If you are thinking about exiting your business, please do get in touch with the team at DRG Chartered Accountants to discuss:-
- Getting your business ready for sale and minimising the tax due
- Identifying successors within the business
- Exploring possible purchasers
- Valuing your business
- Timing the sale and maximising the sale price
- Planning your transition to your next venture
- Providing for a transfer of your business interests at your death or in the event that you become incapacitated
We would delighted to arrange a complimentary appointment to discuss your business, your personal objectives and the best strategy to exit your business.
Take a look at our other Tax and Financial Strategy 20/21 pages
Tax and financial strategies 2020/21
Personal tax essentials - Tax and financial strategies 2020/21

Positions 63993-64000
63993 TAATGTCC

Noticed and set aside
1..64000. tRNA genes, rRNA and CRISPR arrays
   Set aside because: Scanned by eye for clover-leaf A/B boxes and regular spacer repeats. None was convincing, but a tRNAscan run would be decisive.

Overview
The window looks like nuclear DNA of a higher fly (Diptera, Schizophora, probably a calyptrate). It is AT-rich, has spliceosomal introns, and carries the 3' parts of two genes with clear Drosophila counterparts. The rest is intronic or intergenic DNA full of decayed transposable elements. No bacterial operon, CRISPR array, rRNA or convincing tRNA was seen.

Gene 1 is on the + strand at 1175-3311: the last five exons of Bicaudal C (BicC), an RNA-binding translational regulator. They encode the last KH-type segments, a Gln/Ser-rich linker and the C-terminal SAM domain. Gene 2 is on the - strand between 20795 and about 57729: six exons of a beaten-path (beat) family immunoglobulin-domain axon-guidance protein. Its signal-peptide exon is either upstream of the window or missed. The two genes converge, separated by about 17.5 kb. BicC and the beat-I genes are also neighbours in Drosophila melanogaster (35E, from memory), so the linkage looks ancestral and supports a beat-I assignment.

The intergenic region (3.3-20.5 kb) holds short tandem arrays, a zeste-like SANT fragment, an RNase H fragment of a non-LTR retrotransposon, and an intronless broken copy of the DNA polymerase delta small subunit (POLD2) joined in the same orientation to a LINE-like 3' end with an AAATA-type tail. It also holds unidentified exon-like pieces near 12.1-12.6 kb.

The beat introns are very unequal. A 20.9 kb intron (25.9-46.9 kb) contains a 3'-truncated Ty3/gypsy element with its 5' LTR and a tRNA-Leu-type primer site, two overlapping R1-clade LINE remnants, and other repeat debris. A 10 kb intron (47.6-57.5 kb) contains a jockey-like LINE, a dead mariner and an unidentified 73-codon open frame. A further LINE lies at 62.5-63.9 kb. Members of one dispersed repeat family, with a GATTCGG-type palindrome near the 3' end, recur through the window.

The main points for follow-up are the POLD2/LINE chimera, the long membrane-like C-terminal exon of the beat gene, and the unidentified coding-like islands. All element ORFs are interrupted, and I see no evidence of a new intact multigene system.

Business tax strategies - Tax and financial strategies 2020/21
Tax and employment - Tax and financial strategies 2020/21
Personal and family financial strategies - Tax and financial strategies 2020/21
Retirement planning strategies - Tax and financial strategies 2020/21
Savings and Investment strategies - Tax and financial strategies 2020/21
Tax efficient estate planning - Tax and financial strategies 2020/21
DISCLAIMER: This information is for guidance only, and professional advice should be obtained before acting on any information contained herein. We will not accept any responsibility for loss to any person as a result of action taken or refrained from in consequence of the contents of this publication.